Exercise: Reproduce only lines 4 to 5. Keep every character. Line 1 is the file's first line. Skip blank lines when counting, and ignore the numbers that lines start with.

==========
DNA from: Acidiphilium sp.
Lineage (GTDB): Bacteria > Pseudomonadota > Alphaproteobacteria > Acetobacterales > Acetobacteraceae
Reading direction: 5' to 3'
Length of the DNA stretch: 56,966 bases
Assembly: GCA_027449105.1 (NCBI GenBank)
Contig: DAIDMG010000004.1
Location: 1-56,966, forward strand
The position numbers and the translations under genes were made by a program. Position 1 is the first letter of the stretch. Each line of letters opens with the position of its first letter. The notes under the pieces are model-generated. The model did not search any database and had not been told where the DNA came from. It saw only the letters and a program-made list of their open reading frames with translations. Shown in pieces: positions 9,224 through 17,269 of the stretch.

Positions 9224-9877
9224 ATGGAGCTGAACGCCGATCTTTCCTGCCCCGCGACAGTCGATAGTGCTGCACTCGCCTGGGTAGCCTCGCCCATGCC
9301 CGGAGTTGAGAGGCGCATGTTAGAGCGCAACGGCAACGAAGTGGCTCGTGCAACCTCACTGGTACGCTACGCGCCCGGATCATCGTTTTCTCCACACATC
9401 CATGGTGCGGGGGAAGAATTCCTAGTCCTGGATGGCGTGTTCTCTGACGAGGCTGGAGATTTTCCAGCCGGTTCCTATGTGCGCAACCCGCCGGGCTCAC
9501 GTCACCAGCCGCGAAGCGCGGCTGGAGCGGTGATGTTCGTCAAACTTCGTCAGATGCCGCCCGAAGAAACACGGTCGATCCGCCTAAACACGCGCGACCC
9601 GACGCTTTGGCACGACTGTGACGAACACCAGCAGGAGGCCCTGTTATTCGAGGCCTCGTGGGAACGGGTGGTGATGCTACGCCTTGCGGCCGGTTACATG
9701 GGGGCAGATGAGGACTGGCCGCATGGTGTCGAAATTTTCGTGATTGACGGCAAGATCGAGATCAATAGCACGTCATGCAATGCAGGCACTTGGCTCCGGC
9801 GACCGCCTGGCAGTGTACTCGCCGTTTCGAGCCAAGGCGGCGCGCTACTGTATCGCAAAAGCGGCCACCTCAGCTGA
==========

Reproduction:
Length of the DNA stretch: 56,966 bases
Assembly: GCA_027449105.1 (NCBI GenBank)